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Biography & Autobiography Business

No Bootstraps When You're Barefoot

My rise from a Jamaican plantation shack to the boardrooms of Bay Street

by (author) Wes Hall

Random House of Canada
Initial publish date
Oct 2022
Business, Discrimination & Race Relations, Entrepreneurship
  • Hardback

    Publish Date
    Oct 2022
    List Price

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From one of Canada's most successful business leaders, the founder of the BlackNorth Initiative and the newest and first Black Dragon in the Dragon's Den comes a rags-to-riches story that also carries a profound message of hope and change.

Wes Hall spent his early childhood in a zinc-roofed shack, one of several children supported by his grandmother. That was paradise compared to the two years he lived with his verbally abusive and violent mother; at thirteen, his mother threw him out, and he had to live by his wits for the next three years. At sixteen, Wes came to Canada, sponsored by a father he'd only seen a few times as a child, and by the time he was eighteen, he was out of his father's house, once more on his own. Yet Wes Hall went on to become a major entrepreneur, business leader, philanthropist, and change-maker, working his way up from a humble position in a law firm mailroom by way of his intelligence, his curiosity, and his ability to see opportunities that other people don't.

When people expected his thick Jamaican accent, lack of money and education, not to mention the colour of his skin, to shut down his future, Wes was not to be stopped. He is still overturning expectations to this day. Well aware of racism and injustice, his lack of privilege and the other roadblocks to his success, Wes has always believed that he can walk along any cliff edge without falling. His book teases out and shows how he fostered that resolve in himself, exploring his childhood and the milestone successes and failures of his career in order to share not only how he stopped himself from falling, but survived and thrived, and then dedicated himself to bringing his family and his community along with him.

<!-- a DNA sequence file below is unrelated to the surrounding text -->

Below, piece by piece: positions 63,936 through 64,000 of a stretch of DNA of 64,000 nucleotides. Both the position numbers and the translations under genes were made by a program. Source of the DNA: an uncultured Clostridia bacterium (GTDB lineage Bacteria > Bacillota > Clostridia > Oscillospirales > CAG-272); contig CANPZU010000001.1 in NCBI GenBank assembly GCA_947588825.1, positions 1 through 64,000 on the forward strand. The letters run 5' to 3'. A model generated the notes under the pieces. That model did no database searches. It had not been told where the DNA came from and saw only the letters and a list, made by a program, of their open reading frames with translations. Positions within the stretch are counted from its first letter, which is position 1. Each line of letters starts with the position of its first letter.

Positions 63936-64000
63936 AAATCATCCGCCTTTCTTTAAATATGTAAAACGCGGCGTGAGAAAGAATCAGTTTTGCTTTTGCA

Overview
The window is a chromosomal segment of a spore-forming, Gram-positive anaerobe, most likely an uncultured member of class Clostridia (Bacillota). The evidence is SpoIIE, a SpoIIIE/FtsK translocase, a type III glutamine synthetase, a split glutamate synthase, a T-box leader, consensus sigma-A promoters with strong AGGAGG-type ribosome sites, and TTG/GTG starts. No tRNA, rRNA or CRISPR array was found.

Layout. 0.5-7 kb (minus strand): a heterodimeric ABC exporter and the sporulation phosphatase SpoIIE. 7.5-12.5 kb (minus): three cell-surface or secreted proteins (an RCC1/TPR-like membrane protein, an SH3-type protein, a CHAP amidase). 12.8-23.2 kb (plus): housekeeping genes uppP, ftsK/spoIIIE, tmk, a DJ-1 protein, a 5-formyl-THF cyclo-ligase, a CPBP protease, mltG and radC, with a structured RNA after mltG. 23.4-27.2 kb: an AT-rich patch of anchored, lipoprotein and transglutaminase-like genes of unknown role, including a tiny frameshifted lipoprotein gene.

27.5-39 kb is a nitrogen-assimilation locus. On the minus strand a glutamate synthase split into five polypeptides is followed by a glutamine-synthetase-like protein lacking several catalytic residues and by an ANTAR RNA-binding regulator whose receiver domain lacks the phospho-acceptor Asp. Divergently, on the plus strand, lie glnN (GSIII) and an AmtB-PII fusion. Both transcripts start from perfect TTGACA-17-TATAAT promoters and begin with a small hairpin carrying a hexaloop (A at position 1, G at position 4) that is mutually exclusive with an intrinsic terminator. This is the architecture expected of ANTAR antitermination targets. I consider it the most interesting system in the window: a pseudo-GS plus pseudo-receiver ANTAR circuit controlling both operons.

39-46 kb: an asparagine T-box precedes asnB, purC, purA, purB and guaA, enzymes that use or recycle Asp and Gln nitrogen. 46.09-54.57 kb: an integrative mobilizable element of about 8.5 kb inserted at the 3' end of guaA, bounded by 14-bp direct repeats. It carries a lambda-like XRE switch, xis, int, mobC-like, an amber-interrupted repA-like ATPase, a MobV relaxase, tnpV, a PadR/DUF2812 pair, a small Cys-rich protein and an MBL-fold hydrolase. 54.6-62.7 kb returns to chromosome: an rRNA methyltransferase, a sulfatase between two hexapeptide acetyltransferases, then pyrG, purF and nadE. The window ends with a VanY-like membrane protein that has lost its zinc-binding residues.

Now, with the founding of the BlackNorth Initiative, Wes takes aim at ending systemic anti-Black racism. It's a huge goal, but one he's tackling with heart, soul, smarts, and every connection he's made in an extraordinary career that's taken him to the centre of the Canadian establishment. Throughout his life he's resisted sinking into despair or getting lost in anger; now he wants to tell truth to power and pave a path forward.

About the author

Contributor Notes

WES HALL, the executive chairman and founder of Kingsdale Advisors, is one of North America’s most influential powerbrokers and Canada’s preeminent leader in shareholder advisory services. Hall also founded KSS HoldCo, a private equity company mostly supporting entrepreneurs who are Black, Indigenous, or people of colour. He has many other business interests, including hospitality, real estate, financial services, construction, advisory services, and consumer products. An instructor at the Rotman School of Management at the University of Toronto, he teaches Black Entrepreneurship & Leadership, a first-of-its-kind course in North America. The founder of the anti-Black racism initiative, BlackNorth, he is also one of the investors on the hit TV series Dragon’s Den. His podcast, Between Us with Wes Hall, features conversations on systemic racism with leaders of colour.

Editorial Reviews

Advance Praise for No Bootstraps When You're Barefoot
“Wes Hall’s memoir is extraordinary: a rags-to-riches story that is also a powerful testament to the spirit that helped him overcome poverty, abuse and racism.  He has bared not just his feet, but his fears, his aspirations and struggles, showing us that to come from ‘nothing’ shouldn’t be a barrier, but to do ‘nothing’ to break down those walls is never okay.” —Arlene Dickinson
“I was gobsmacked by the pure, undistilled truth of Wes Hall’s No Bootstraps When You’re Barefoot. One of my favourite expressions is “a rising tide lifts all boats.” Wes Hall is not a boat at all. He is the rising tide.” —Ben Mulroney
“Wes Hall gives form and insight to an otherwise invisible man’s legacy. Invisible to those partially responsible for rendering him unworthy, undeserved and unseen, Wes emerges as a cultural beacon. The story of Jamaican success in the diaspora is familiar, but here we see it through a unique lens: the lens of someone who defied all odds to become wildly successful in a foreign country, in a way that nobody has before him. His book is another of Wes’s achievements that should be celebrated and shared across the globe.” —Kardinal Offishall
“It’s said that many successful people get a head start by being born on third base. As a child, Wes Hall didn’t even have a ticket to the stands, yet he’s achieved beyond his wildest dreams. His life story is an inspiration for us all, and especially for anyone faced with adversity, poverty and racism.” —Kirstine Stewart